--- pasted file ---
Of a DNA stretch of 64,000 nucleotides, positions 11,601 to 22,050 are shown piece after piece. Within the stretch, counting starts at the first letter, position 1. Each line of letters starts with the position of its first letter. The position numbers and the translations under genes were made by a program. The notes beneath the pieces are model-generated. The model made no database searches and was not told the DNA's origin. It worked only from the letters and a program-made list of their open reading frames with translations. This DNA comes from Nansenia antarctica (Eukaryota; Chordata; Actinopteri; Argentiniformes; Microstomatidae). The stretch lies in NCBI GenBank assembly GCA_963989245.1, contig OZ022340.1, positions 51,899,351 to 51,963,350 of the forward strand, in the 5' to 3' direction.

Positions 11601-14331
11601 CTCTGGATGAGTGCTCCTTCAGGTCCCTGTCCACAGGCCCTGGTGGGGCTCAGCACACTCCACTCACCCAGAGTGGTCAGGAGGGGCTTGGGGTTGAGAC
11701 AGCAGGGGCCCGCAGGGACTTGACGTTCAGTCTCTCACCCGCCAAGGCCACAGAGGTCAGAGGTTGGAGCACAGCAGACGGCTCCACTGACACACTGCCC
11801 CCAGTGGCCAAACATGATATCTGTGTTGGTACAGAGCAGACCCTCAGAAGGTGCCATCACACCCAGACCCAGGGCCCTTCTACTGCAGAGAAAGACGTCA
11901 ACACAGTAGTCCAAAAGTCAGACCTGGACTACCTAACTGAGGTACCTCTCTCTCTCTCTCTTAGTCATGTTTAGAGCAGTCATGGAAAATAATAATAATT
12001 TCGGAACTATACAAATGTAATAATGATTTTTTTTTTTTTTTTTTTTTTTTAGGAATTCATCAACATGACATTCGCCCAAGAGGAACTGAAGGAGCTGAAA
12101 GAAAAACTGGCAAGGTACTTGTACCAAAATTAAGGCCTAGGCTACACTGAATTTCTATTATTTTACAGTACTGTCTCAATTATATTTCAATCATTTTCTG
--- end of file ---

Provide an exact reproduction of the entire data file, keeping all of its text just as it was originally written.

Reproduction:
Of a DNA stretch of 64,000 nucleotides, positions 11,601 to 22,050 are shown piece after piece. Within the stretch, counting starts at the first letter, position 1. Each line of letters starts with the position of its first letter. The position numbers and the translations under genes were made by a program. The notes beneath the pieces are model-generated. The model made no database searches and was not told the DNA's origin. It worked only from the letters and a program-made list of their open reading frames with translations. This DNA comes from Nansenia antarctica (Eukaryota; Chordata; Actinopteri; Argentiniformes; Microstomatidae). The stretch lies in NCBI GenBank assembly GCA_963989245.1, contig OZ022340.1, positions 51,899,351 to 51,963,350 of the forward strand, in the 5' to 3' direction.

Positions 11601-14331
11601 CTCTGGATGAGTGCTCCTTCAGGTCCCTGTCCACAGGCCCTGGTGGGGCTCAGCACACTCCACTCACCCAGAGTGGTCAGGAGGGGCTTGGGGTTGAGAC
11701 AGCAGGGGCCCGCAGGGACTTGACGTTCAGTCTCTCACCCGCCAAGGCCACAGAGGTCAGAGGTTGGAGCACAGCAGACGGCTCCACTGACACACTGCCC
11801 CCAGTGGCCAAACATGATATCTGTGTTGGTACAGAGCAGACCCTCAGAAGGTGCCATCACACCCAGACCCAGGGCCCTTCTACTGCAGAGAAAGACGTCA
11901 ACACAGTAGTCCAAAAGTCAGACCTGGACTACCTAACTGAGGTACCTCTCTCTCTCTCTCTTAGTCATGTTTAGAGCAGTCATGGAAAATAATAATAATT
12001 TCGGAACTATACAAATGTAATAATGATTTTTTTTTTTTTTTTTTTTTTTTAGGAATTCATCAACATGACATTCGCCCAAGAGGAACTGAAGGAGCTGAAA
12101 GAAAAACTGGCAAGGTACTTGTACCAAAATTAAGGCCTAGGCTACACTGAATTTCTATTATTTTACAGTACTGTCTCAATTATATTTCAATCATTTTCTG